Section of wide silk ribbon, of the type generally worn as a sash, with green and purple striping and printed black text that reads "Votes for Women." Made for use by the Women's Political Union (WPU) in New York City, the ribbon could be bought in length and employed for whatever use the purchaser desired. Sometimes it was undoubtedly affixed around hats and worn as armbands.

The Women's Political Union was the brainchild of American suffragette leader Harriot Eaton Stanton Blatch (1856-1940). Blatch was the daughter abolitionist Henry B. Stanton and suffrage pioneer Elizabeth Cady Stanton, who served as the first president of the National American Woman Suffrage Association (NAWS) and co-wrote the landmark, four-volume, "History of Woman Suffrage" with Susan B. Anthony, Matilda Joslyn Gage, and Ida Husted Harper. Following graduation from Vassar College, Harriot assisted these women by compiling research for the book. She then moved to England for 20 years, marrying a British businessman. In 1902 she returned to the States and became involved with two significant suffrage groups, the Women’s Trade Union League and the National American Woman Suffrage Association. In 1907, disgruntled with their ineffectiveness and stagnation, she founded the Equality League of Self-Supporting Women, which appealed to the working class. Before this time the suffrage organizations in America were largely represented by socialites, whose numbers could not effectively influence the vote. In 1910 the Equality League changed its name to the Women's Political Union (WPU) and organized America's first large-scale suffrage parade, which took place on Fifth Avenue in New York.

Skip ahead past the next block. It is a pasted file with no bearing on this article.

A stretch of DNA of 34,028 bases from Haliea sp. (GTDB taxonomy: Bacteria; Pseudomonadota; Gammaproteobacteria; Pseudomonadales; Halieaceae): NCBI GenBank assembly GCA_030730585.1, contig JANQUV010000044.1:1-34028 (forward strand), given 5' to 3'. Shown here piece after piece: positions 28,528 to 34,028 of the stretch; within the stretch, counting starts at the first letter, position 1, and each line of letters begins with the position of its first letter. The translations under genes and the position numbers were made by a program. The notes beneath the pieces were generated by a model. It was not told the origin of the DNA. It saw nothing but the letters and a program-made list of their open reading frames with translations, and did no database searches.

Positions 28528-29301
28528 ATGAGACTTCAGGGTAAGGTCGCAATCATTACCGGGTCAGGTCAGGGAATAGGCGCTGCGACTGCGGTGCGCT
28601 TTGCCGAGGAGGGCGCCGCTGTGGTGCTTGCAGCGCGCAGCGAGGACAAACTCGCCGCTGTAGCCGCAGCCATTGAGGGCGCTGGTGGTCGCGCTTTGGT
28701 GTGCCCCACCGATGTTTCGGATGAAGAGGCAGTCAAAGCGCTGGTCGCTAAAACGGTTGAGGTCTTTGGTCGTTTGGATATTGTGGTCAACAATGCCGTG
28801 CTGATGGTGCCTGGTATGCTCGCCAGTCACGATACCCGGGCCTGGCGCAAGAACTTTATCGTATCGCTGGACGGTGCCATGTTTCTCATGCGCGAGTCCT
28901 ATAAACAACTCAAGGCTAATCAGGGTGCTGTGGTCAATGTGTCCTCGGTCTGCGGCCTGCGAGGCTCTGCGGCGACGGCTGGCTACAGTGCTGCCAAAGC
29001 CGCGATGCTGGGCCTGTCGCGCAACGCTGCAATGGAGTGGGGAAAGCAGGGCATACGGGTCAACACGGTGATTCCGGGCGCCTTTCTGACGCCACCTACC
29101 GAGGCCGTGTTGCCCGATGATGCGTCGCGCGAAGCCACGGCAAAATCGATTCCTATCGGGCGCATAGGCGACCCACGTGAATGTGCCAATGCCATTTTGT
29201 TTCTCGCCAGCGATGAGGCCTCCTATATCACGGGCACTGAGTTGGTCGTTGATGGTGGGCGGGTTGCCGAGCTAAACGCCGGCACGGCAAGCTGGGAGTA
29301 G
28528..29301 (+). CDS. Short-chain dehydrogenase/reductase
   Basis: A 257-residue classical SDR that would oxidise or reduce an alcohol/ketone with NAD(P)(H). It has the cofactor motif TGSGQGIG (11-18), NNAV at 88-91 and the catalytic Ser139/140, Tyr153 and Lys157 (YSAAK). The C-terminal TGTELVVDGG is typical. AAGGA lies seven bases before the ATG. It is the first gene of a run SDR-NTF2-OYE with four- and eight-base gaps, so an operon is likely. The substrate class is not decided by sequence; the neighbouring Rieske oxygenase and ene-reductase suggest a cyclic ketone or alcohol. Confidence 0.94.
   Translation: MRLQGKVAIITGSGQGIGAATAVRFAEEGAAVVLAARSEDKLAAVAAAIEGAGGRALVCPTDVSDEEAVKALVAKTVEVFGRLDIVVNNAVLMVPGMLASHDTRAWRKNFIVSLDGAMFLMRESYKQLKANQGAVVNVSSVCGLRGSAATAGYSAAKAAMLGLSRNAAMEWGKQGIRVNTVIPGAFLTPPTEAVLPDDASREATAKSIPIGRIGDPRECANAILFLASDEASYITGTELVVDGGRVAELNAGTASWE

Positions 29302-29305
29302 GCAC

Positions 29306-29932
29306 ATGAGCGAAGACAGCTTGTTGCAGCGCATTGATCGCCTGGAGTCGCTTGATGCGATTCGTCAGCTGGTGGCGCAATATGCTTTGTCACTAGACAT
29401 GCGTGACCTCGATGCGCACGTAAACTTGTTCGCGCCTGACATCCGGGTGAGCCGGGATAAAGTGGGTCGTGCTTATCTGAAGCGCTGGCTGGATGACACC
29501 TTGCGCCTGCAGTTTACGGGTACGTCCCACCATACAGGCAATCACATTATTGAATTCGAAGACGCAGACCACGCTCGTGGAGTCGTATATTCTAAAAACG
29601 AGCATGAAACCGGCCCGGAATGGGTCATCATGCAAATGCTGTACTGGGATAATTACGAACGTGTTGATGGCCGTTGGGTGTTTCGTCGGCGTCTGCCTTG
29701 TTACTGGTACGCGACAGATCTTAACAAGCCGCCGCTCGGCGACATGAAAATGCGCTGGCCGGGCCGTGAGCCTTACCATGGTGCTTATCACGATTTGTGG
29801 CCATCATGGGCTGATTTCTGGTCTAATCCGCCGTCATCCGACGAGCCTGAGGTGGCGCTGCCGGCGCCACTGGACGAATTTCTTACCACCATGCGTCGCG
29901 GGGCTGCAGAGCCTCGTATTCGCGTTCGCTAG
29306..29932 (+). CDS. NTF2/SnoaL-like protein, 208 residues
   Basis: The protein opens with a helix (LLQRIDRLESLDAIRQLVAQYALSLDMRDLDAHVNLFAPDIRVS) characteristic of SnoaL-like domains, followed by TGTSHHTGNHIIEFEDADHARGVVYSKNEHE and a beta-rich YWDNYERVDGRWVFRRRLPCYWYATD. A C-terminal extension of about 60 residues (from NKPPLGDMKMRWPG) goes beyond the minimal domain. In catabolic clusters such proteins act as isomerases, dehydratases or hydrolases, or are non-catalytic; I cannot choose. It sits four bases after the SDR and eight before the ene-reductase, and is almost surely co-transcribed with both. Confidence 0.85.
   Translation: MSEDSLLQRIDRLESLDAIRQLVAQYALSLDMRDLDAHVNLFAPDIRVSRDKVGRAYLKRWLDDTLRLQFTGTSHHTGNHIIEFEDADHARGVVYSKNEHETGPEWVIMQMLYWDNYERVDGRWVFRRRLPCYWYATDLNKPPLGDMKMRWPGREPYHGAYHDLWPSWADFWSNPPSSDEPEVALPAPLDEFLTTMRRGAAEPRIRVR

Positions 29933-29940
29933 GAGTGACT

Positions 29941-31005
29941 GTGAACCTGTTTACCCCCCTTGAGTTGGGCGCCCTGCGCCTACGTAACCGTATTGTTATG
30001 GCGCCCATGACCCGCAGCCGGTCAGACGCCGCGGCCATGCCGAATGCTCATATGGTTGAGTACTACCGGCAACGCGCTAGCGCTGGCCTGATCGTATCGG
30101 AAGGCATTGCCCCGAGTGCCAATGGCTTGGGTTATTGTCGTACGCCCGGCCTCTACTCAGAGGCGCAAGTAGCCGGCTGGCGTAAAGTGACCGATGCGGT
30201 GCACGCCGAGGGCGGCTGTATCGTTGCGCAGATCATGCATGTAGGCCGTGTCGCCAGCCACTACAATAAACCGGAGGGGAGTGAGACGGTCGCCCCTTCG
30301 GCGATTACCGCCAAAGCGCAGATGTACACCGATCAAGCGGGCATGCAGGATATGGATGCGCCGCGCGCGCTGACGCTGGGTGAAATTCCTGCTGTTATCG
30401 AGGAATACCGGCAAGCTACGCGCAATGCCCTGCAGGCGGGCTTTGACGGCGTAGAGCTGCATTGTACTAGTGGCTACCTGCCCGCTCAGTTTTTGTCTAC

To advertise the activities of the WPU, Harriot borrowed some of the imagery used by her British suffragette peers, along with the violet and green colors. American suffrage items were generally yellow and white, but Blatch wanted to distinguish her organization from the others that were active at the time.

In 1915 the WPU merged with suffragette leader Alice Paul's Congressional Union, which later morphed into the National Woman’s Party.

On November 2nd of 191, New York State male voters defeated a referendum that would have amended the U.S. Constitution to give all women of the state the right to vote. New York was among four eastern states where the issue came to a vote, including New Jersey, Pennsylvania and Massachusetts, all of which were unsuccessful. Public support had been favorable in New York specifically, where the Suffrage movement was 100,000 members strong. Polls had predicted the likeliness of a win, and while it did not occur that year, a successful follow-up campaign in 1917 made New York the first eastern state to adopt suffrage.

Mounting: The textile was has been hand-stitched to 100% cotton twill, black in color, that was washed to reduce excess dye. An acid-free agent was added to the wash to further set the dye and the fabric was heat-treated for the same purpose. The mount was then placed in a modern frame with a finish that is very dark brown, nearly black, with red with a red undertone and highlights, to which a black-painted and hand-gilded Italian molding was added as a cap. The glazing is U.V. protective acrylic.

Condition: There is minor foxing and soiling, accompanied by minor fading of the violet and significant fading of the green bars.


Frame Size (H x L): 23.25" x 4.25" Flag Size (H x L): 31.75" x 13"

Dealer Jeff R. Bridgman American Antiques
Date: 1910-1915
Measurements See Item Description
Price 3,650
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Contact Jeff Bridgman, 717-502-1281 or

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